If you want to see giant red flying squirrels while you’re in Borneo at Sepilok, and you’re on a budget, then this is the guide for you.
Visiting the Sepilok Orangutan Centre was a life highlight for me, but that’s not the only incredible wildlife encounter that you can have while you’re in the reserve.
Instead of going on a day trip from Sandakan, stay in Sepilok, then you can visit the orangutans and sun bear sanctuary during the day then enjoy a night walk in the evening.
We stayed in Sepilok at Sepilok B&B which was a really great budget option, close to the Rainforest Discovery Centre which is where the night walk takes place. Check Tripadvisor for deals and reviews:
To get to Sepilok from Sandakan you can take a bus or a taxi. There are more buses in the morning and it takes 45 minutes. A Grab taxi takes about 30 minutes. If you’re coming from Kinabatangan River, it takes a couple of hours and you can flag down a bus on the main road or organise a car to take you.
*Trigger warning – this post contains a photograph of a spider*
The discovery centre is also a good place to go birdwatching in the daytime to see endemic bird species like the Bornean Bristlehead and more.
To go on a night walk you need to book at the office during the day, it costs 30RM per person to join a group, but if they don’t get enough people then you may need to pay more. There were plenty of people when I went so I doubt that it will be a problem.
The walk starts at 6pm, there are groups of 10 and you go with a guide and a spotter who are very good and dedicated to finding animals for you. It lasts about 2 hours in total and the paths are very easy but wear closed shoes because of the ants!
If you just want to see the squirrels then you don’t even need to go on the night walk and you can pay to get in before 5pm closing, then wait on the suspension bridge for the squirrels to start flying (it is gliding but flying sounds more exciting, it is beautiful to watch).
They’re easy to find as they emerge from their ‘bird boxes’ at about half 5 to look around before they jump out and glide to the trees below. We saw quite a few flying before it got dark so I highly recommend it. As you can see from the photographs, you get a great view!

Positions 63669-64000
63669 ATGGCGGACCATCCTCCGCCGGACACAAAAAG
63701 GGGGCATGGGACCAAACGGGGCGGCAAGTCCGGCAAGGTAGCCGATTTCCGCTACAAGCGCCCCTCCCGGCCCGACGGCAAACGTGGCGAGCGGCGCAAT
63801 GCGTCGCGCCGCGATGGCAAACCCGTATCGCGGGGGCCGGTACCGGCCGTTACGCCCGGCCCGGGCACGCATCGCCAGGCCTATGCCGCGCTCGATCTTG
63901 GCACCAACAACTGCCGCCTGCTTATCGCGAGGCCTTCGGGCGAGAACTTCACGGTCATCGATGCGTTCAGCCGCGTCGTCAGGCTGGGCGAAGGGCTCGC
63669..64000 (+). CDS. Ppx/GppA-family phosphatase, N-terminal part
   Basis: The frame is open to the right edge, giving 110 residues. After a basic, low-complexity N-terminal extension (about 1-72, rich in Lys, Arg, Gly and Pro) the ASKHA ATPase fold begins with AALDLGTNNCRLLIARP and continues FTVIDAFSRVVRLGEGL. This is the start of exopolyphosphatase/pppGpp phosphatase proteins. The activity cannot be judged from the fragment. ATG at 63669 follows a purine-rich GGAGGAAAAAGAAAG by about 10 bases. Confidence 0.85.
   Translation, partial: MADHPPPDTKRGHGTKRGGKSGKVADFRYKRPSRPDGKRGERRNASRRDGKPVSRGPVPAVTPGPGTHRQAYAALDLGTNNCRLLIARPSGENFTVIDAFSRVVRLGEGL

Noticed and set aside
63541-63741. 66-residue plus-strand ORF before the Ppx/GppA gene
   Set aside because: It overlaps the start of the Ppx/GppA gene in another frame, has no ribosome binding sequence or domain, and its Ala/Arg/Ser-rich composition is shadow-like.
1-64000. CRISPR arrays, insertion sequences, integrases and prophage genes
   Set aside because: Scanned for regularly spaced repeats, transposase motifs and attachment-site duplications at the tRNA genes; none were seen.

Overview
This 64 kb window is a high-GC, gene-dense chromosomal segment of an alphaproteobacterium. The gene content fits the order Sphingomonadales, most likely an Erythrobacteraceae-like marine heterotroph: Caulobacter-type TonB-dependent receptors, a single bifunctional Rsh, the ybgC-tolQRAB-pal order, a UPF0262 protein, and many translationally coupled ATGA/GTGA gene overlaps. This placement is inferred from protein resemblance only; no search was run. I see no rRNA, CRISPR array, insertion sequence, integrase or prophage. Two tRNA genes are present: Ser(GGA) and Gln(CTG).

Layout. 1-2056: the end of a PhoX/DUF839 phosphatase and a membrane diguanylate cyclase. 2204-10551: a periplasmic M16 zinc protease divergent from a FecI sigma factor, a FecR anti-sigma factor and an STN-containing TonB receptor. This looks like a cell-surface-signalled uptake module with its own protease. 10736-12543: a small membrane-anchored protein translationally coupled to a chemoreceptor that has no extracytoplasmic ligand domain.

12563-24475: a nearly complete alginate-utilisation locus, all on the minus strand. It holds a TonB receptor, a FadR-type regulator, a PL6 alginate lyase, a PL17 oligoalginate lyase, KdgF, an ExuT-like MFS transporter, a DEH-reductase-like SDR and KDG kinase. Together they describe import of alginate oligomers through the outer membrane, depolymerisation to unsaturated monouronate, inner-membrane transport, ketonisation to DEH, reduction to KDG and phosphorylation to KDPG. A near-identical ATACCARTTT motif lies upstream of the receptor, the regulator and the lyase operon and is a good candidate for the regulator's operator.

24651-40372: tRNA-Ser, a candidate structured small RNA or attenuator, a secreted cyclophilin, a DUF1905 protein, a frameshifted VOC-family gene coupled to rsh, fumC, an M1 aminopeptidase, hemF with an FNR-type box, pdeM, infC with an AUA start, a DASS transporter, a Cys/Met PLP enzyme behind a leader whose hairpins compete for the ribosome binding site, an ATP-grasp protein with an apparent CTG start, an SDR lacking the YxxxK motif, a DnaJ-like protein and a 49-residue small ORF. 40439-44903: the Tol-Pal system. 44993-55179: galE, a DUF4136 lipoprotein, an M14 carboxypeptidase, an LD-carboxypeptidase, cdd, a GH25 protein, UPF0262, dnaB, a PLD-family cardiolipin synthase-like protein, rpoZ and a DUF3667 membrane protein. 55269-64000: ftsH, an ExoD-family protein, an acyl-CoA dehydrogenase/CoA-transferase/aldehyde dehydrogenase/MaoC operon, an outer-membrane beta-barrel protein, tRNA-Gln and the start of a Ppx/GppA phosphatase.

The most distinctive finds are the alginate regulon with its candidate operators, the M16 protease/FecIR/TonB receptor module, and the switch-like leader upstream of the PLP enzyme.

When you’re on the bridge, look out for the pig-tailed macaques going to sleep in the trees. They’re much more aggressive than long-tailed macaques so keep your distance from them, they’ve even ripped the signs off the trails.
After the flying squirrels, the guided night walk officially begins, we also saw a water monitor lizard taking a bath on our way to the bridge as an added bonus. The first thing our guide found was a viper in a tree. Borneo is great for vipers as we saw them in Bako National Park, and at the bear sanctuary.
Next was a different species of flying squirrel, the black flying squirrel peeping out of its tree hole, ready to find its food for the evening. I guess that they sleep in the same place so you’re likely to see one.
Sepilok is a great place to find sleeping kingfishers, like this oriental dwarf kingfisher which is one of the most beautiful birds I’ve ever seen in real life.
I think that the kingfishers tend to sleep in the same places as we saw quite a few in Sepilok and in Kinabatangan River.
We saw this equally awesome chestnut-collared kingfisher having a snooze on a branch close to the oriental dwarf kingfisher.
This is a night walk so be prepared for creepy-crawlies! I love bugs but brace yourself if you hate spiders as there are some big ones to be found in Borneo!
As well as spiders, you’ll also come across scorpions, but this one didn’t look too scary!
I was fascinated by lantern bugs, as they’re one of the most beautiful insects I’ve ever seen!
We started with a monitor lizard, and we ended with this snoozy banded forest gecko on a tree. You never know what you might get on a night walk in Borneo and thats the beauty of it!
Our night was topped off by seeing a lovely mouse deer in the RDC garden and a woman from our lodge saw a civet and a slow loris on the walk with another group.
I was happy that we saw a deer but the slow loris, civet and tarsier are the ‘big ticket’ animals that the guides are trying to find. We still saw plenty of birds, bugs, reptiles and other mammals so we were very happy with our evening. I would return tomorrow if I could.
If you’re interested in finding out more about the conservation projects that are aiming to protect Borneo’s forests, or you want to make a donation, then these are organisations and petitions to look out for:
- World Land Trust – buying land to make into forests.
- WWF – Conservation plan for the ‘Heart of Borneo’
- Save the Orangutan’s forestry programme.
- Petition: Save Kinipan Forest.
- Petition: Save the Mulu Forest.
- Greenpeace Campaign: End dirty palm oil!
- 11 small acts of activism to save the world’s wildlife
Whether you spend an hour, a day or a week in Borneo’s rainforest, you can’t help but be moved by a landscape that is well worth fighting for. I’ll certainly never forget the two days that I spent in Sepilok and the wealth of wildlife and conservation efforts that I saw there.
Have you been to the Rainforest Discovery Centre in Sepilok? What did you see on your night walk? Share your sightings with me in the comments below!